Draft 2012: Bruce Almighty would be music to Packer fans ears
By Brian E Murphy, PackersInsider.com Senior Editor
~Eli drops back to pass. Looks right. Looks left. Looks over the middle and fires. There’s Victor Cruz open for an easy 25 yard gain. First down Giants.
Eli back to pass again. He pump fakes. Now he looks over the middle. Nicks gets open on the left and Eli throws deep. 20 yards and a Giant first down.
And none of those were a Hail Mary where Eli had plenty of time to measure up his throw, without a worry in the world back there in the well-protected, peaceful pocket.
Clay Matthews needs help. He cannot do it alone.
Enter Bruce Irvin, West Virginia outside linebacker and pass-rushing specialist.
Von Miller was the NFL Defensive Rookie of the Year last year. He was productive on the field in college at Texas A&M, and he showed himself to be quite an athlete at the NFL combine.
The same things could be said about Bruce Irvin, with a straight face. Facts and statistics don’t lie.
Bruce Irvin has been at rock bottom in his life, and as a result, he’s a very hungry person, and player.
Irvin said: “Trying to reach the top because it’s too crowded at the bottom.”
Teams have asked him about the details of his past problems and issues.
“They’ve heard the stories, read the articles,” Irvin said. “They’ve questioned me, which I don’t blame. They want to hear it from the horse’s mouth, the whole situation and how it happened.”
He has owned up to his mistakes of the past, moved on, and is proud of who he’s become.
“Check my past four or five years. I got a lot of people who can vouch for me. I’m no longer that person,” Irvin said. “I went by B.J., now I’m Bruce. That’s what I tell them.”
Although he had some problems in the past, this is a guy who you want to join forces with Clay Matthews if you are a Packer fan.
He’s no Adam Pac-Man Jones, another former Mountaineer who was both talented and troubled. He never could shake the thug in him because that was who he was. He just happened to be blessed with talent in addition to that.
Irvin is not a thug. He’s talented as hell, but had a tough upbringing, as Donald Driver and James Jones did as well. Driver did some things when he was younger that he’s not proud of. He straightened himself out, overcame his circumstances, and Bruce Irvin is on that same path.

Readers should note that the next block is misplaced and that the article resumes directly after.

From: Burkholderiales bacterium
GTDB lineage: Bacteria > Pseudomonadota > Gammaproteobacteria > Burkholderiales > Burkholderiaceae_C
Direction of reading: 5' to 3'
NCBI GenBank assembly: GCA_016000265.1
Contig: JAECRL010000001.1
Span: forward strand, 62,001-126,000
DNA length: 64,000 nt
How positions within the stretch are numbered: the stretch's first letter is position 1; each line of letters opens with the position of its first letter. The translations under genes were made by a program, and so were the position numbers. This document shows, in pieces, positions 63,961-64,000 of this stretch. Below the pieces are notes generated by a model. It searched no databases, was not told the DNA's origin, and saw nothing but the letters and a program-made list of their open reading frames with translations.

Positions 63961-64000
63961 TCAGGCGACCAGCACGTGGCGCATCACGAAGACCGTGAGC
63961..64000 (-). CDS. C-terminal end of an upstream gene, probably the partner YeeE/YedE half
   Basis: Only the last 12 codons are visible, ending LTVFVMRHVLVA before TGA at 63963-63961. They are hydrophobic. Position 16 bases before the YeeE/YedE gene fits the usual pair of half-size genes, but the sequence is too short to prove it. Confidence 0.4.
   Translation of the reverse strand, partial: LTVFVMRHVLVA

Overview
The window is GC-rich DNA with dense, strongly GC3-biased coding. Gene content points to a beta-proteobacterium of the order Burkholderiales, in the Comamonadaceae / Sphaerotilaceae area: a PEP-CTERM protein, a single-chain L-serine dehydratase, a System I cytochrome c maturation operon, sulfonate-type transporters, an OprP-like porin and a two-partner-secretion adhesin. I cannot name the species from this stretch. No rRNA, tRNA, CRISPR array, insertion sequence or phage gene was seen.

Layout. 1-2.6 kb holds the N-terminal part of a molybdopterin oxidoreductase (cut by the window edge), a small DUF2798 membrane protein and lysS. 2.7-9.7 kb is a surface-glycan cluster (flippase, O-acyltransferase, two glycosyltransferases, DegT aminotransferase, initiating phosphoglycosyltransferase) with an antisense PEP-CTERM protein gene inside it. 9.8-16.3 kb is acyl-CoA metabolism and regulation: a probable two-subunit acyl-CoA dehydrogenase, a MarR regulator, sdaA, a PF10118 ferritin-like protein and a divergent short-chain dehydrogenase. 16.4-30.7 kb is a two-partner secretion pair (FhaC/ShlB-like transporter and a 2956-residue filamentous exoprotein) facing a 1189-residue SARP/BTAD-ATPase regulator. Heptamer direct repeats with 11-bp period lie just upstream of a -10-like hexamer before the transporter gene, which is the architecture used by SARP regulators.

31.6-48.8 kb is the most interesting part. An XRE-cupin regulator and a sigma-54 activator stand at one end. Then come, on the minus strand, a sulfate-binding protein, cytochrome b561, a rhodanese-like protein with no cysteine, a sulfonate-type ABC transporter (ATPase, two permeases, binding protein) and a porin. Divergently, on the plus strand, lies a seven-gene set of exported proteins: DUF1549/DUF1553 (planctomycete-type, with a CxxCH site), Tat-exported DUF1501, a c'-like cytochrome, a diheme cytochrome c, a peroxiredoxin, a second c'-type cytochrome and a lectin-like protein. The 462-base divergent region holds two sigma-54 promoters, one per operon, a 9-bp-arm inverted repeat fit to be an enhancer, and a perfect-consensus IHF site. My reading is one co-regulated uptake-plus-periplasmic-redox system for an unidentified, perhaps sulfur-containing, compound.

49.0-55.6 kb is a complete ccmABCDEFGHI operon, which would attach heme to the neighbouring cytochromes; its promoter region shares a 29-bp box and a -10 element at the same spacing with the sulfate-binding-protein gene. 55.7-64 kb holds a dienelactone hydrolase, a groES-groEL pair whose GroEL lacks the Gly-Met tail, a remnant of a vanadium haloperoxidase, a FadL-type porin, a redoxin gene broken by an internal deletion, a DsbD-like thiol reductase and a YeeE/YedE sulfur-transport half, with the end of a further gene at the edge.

Here are some comments on Irvin from national draft guys/scouts. It really cracks me up when these so-called scouts, scientists, refer to Irvin as “undersized”. Undersized for what? Was Von Miller undersized? Is Clay Matthews “undersized”? Irvin is bigger and stronger than both of them, and they’ve terrorized NFL QB’s at their “undersize”. Lacks the ideal size? Really? Who’s the premium pass rushers in the NFL to compare to?
Wes Bunting (National Football Post): A gifted athlete who has the initial burst to routinely reach the edge. However, lacks ideal size and doesn’t have a real sophisticated pass rushing repertoire. Is going to make the move to a 34 OLB at the next level and might need a little time. Reminds me some of Chris Clemons.
Chad Reuter (CBS Sports): Despite his lack of experience, Irvin’s athleticism and toughness should give him a chance to be a pass rusher as a 3-4 linebacker at the next level, or possibly a defensive end for the handful of NFL 4-3 teams not minding his lack of size. If he answers questions about his past to NFL scouts’ satisfaction, they may decide to take a chance on his potential in either role with an early-round selection.
NFL.com (Combine): Bruce is a compelling prospect whose athletic ability is as unique as his path to the NFL. An electrifying pass rusher who will fit as either a specialist DE or an OLB in a 3-4 scheme, Irvin uses a flurry of moves and his uncanny athletic ability to maneuver his undersized frame around and through offensive linemen to produce massive sack production in his limited views at West Virginia. A player who is hampered by his size and amount of snaps taken at a high level, Irvin should be selected within the first two rounds of the draft by a team looking for a boost in their ability to get to the quarterback.
“I’m a fast guy. I like mismatches,” Irvin said. “So I think that gives me the chance, especially if I have big guys in the middle to occupy the guards. It allows me to go one-on-one with the tackle.
“I usually won those [battles] in college. It’s going to be different at the next level, and I’m looking forward to the challenge.”
It’s not often a guy this talented lasts until pick #28, and it’s even rarer for one to last until late in the 2nd round. And we’re talking about a pass-rusher in today’s NFL where the passing game is king.
Bruce Irvin would be a fantastic addition to the Green Bay Packers at wherever GM Ted Thompson took him.